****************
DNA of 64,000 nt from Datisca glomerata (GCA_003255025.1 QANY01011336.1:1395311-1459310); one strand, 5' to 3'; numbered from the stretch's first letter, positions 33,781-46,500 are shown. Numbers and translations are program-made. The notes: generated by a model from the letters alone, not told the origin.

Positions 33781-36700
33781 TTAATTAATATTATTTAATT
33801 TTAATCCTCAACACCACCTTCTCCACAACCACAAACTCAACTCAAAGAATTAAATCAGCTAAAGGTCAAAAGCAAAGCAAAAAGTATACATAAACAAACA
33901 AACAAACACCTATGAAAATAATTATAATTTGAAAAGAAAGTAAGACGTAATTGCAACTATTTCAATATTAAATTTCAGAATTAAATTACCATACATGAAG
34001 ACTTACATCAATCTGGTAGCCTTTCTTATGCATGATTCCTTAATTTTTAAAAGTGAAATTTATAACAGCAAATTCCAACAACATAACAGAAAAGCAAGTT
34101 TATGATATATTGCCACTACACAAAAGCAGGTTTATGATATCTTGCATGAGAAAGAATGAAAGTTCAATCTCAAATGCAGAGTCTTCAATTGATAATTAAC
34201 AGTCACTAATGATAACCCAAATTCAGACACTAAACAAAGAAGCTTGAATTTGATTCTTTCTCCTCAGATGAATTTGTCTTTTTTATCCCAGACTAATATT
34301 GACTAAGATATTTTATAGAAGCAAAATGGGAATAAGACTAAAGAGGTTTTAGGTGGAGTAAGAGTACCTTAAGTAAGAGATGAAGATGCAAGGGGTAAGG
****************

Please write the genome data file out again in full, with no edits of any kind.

DNA of 64,000 nt from Datisca glomerata (GCA_003255025.1 QANY01011336.1:1395311-1459310); one strand, 5' to 3'; numbered from the stretch's first letter, positions 33,781-46,500 are shown. Numbers and translations are program-made. The notes: generated by a model from the letters alone, not told the origin.

Positions 33781-36700
33781 TTAATTAATATTATTTAATT
33801 TTAATCCTCAACACCACCTTCTCCACAACCACAAACTCAACTCAAAGAATTAAATCAGCTAAAGGTCAAAAGCAAAGCAAAAAGTATACATAAACAAACA
33901 AACAAACACCTATGAAAATAATTATAATTTGAAAAGAAAGTAAGACGTAATTGCAACTATTTCAATATTAAATTTCAGAATTAAATTACCATACATGAAG
34001 ACTTACATCAATCTGGTAGCCTTTCTTATGCATGATTCCTTAATTTTTAAAAGTGAAATTTATAACAGCAAATTCCAACAACATAACAGAAAAGCAAGTT
34101 TATGATATATTGCCACTACACAAAAGCAGGTTTATGATATCTTGCATGAGAAAGAATGAAAGTTCAATCTCAAATGCAGAGTCTTCAATTGATAATTAAC
34201 AGTCACTAATGATAACCCAAATTCAGACACTAAACAAAGAAGCTTGAATTTGATTCTTTCTCCTCAGATGAATTTGTCTTTTTTATCCCAGACTAATATT
34301 GACTAAGATATTTTATAGAAGCAAAATGGGAATAAGACTAAAGAGGTTTTAGGTGGAGTAAGAGTACCTTAAGTAAGAGATGAAGATGCAAGGGGTAAGG